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Big Game 56? Why Some Sports Betting Companies Are Not Calling It The ‘Super Bowl’

It’s 9:30 a.m. on Saturday— the day before the NFL’s 56th Super Bowl. BetMGM, which is one of the seven sportsbooks currently approved to offer sports betting in New York State, is actively soliciting bets on tomorrow’s game, but the words “Super Bowl” are nowhere to be found on the company’s app. Instead, BetMGM repeatedly describes the game as “The Big Game LVI.”

What in the world is going on here?

The National Football League, not unsurprisingly, owns several trademarks on the term “Super Bowl” that date back to 1968—the year after the first game was played. These trademarks include, specifically, a trademark on the term “Super Bowl” in Category 41 for the game itself, and one in category IC 009, which is the category that broadly speaking includes computer apps.

However, possessing trademark rights over a given mark does not typically prevent another’s general use of a term in a purely descriptive sense, such as to reference a sporting event for informational purposes. Rather, trademark law at its core is primarily intended to prevent others from using trademarked terms in a manner that creates consumer confusion as to the source or identity of goods or services.

Thus, creating a betting app called “Super Bowl” would almost certainly infringe upon the NFL’s mark and allow the NFL to sue for statutory damages. But simply inviting users to come to a differently named sports betting site to “bet on the winner of the NFL’s Super Bowl LVI” would not likely seem to create such confusion—at least in many cases.

Moreover, if a sports betting site, in addition to using its own branded name, were to include a small disclaimer below the use of the word “Super Bowl” to clarify its lack of affiliation with the NFL, the risk of trademark liability for using the term “Super Bowl” would seem to become even smaller still. That is relatively well settled under the principle of “nominative fair use.”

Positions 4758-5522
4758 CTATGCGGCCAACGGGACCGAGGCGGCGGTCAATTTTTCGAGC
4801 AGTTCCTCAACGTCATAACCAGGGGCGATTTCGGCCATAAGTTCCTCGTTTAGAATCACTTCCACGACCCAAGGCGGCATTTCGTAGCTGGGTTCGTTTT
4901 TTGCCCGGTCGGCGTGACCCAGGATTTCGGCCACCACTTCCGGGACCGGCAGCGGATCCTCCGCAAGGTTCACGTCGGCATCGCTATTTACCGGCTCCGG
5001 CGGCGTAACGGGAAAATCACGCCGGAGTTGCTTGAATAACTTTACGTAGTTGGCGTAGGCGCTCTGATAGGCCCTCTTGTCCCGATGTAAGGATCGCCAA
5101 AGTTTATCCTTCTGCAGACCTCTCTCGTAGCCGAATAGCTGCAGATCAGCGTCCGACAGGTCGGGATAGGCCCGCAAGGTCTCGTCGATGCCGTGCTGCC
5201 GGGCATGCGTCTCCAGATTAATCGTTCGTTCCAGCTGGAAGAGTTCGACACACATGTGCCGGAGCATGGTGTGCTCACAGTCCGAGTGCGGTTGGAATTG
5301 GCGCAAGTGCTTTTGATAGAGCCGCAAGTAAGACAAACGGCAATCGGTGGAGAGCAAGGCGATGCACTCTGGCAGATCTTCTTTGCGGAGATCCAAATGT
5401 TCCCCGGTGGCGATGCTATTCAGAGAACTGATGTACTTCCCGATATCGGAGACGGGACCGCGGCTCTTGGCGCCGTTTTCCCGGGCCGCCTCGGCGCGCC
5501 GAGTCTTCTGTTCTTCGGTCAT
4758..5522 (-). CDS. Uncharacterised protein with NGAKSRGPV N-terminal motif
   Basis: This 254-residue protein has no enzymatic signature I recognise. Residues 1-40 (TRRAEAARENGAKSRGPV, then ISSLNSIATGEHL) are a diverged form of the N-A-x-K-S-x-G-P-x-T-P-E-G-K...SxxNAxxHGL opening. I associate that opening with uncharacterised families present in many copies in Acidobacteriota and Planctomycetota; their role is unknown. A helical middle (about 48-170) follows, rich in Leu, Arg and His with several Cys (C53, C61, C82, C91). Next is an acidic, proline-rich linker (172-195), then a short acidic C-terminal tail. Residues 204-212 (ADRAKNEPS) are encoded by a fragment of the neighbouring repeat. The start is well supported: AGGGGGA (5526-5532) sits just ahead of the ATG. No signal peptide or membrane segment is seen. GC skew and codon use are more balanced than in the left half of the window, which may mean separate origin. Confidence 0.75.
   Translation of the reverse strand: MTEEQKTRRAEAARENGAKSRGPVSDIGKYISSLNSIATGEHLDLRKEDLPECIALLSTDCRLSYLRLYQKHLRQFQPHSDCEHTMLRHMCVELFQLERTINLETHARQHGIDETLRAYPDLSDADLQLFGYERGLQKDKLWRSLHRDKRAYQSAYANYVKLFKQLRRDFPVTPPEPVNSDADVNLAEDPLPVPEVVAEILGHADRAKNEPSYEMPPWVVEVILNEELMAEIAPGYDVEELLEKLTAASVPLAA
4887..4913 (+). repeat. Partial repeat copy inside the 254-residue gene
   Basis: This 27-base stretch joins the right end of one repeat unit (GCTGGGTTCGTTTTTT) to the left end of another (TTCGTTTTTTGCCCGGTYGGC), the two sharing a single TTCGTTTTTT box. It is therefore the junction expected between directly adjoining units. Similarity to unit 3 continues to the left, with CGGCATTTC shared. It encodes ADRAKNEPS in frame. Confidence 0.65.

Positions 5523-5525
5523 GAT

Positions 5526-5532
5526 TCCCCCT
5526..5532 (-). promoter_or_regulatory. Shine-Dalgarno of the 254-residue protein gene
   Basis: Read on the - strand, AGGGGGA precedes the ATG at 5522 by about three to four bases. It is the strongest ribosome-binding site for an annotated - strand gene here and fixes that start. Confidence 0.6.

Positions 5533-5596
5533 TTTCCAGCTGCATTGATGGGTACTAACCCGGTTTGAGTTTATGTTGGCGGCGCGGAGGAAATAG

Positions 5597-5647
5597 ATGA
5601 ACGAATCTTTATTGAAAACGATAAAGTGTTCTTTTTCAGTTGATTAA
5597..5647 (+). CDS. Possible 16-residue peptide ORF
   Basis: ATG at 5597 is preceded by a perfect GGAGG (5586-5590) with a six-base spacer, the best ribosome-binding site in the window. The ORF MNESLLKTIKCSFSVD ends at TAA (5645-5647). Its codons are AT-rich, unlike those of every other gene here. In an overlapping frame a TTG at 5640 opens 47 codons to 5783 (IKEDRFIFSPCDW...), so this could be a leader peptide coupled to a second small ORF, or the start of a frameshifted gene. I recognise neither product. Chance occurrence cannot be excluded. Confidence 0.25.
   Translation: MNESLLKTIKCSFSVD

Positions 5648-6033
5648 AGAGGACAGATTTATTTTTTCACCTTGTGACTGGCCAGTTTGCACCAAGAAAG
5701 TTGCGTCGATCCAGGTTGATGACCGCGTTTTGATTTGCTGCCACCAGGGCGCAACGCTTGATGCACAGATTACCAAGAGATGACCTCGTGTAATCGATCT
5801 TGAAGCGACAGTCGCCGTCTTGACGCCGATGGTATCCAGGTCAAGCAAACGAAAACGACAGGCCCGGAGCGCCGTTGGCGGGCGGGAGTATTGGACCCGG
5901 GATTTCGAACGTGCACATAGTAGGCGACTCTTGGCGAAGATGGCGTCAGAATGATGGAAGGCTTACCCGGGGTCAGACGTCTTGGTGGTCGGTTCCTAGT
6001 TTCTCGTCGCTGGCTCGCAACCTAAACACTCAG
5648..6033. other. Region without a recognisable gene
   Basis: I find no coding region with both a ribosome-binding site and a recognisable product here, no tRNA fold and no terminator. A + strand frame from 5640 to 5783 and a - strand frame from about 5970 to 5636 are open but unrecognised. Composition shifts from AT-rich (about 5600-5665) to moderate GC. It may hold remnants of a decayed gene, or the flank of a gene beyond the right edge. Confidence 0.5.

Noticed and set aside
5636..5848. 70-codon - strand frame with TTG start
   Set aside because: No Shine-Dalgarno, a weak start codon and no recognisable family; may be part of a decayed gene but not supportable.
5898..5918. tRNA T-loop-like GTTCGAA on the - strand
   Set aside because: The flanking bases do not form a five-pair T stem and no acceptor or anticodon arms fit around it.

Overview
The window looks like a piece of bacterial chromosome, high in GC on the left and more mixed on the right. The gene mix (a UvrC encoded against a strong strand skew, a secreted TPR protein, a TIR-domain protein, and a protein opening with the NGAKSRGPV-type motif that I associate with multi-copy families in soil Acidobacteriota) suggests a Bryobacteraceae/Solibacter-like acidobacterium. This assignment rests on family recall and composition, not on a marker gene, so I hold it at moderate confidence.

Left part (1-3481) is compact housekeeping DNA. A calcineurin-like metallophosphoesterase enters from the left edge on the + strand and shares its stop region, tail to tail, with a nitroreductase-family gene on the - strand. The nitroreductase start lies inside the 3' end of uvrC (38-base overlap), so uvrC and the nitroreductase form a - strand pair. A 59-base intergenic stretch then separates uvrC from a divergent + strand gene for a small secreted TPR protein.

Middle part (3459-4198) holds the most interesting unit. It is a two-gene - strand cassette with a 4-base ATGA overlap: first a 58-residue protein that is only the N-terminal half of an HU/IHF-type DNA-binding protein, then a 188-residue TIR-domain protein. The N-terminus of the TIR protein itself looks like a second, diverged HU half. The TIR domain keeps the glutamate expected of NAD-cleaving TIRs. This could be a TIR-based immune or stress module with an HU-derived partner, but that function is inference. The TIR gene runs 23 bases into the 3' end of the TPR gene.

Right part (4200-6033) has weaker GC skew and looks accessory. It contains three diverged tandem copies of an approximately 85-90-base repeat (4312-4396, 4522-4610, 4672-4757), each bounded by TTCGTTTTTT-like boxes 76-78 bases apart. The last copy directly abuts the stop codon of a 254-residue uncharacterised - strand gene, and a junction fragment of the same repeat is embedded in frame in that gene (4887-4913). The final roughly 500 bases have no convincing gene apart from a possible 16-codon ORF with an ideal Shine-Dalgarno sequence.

So why, then, are so many large online sports betting companies suddenly afraid of using the term “Super Bowl,” even in a manner that arguably enjoys legal protection?

First, there may be the desire to avoid the risk of trademark litigation, as even defending an unsuccessful lawsuit costs a business time and money.

Some of these companies may also desire to partner with the NFL on certain projects down the road. It’s never a good idea to anger a business that you hope one day to work with as a partner. This is perhaps just common sense.

Finally, there is the most concerning possibility from a law and ethics perspective: that certain states, such as New York, have elevated the power of the NFL to enforce their marks beyond the statutorily intended level of trademark protection by granting sports leagues monopolies over the sourcing of game-related data to online betting providers through so-called “sports data mandates.” Arguably, by requiring sports betting providers to use league-sanctioned data, these companies are now at the mercy of the league shutting down their data for purported non-compliance with league demands.

Further, leagues such as the NFL may now even attempt to place language in data licensing contracts to explicitly prohibit certain gaming operators from using the term “Super Bowl”—creating the possibility certain use by sports betting operators that might not violate trademark law could still amount to a breach of a term in their data services contract.

Of course, none of these three explanations seem to support the broad notion that using the term “Super Bowl” to describe a sports betting opportunity would amount to a trademark law violation. Still, it provides good context as to why a sports betting site might not want to press its luck with the use of the term—especially where their users reasonably know exactly what they mean when they write “The Big Game LVI.”

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Marc Edelman (Marc@MarcEdelman.com) is a Professor of Law at Baruch College’s Zicklin School of Business, Sports Ethics Director of the Robert Zicklin Center on Corporate Integrity, and the founder of Edelman Law. He is the author of “A Short Treatise on Sports Gambling” and “Monopolizing Sports Data.”

Nothing in this article is intended to serve as legal advice. The author has no legal affiliation with any company referenced by name in this article.

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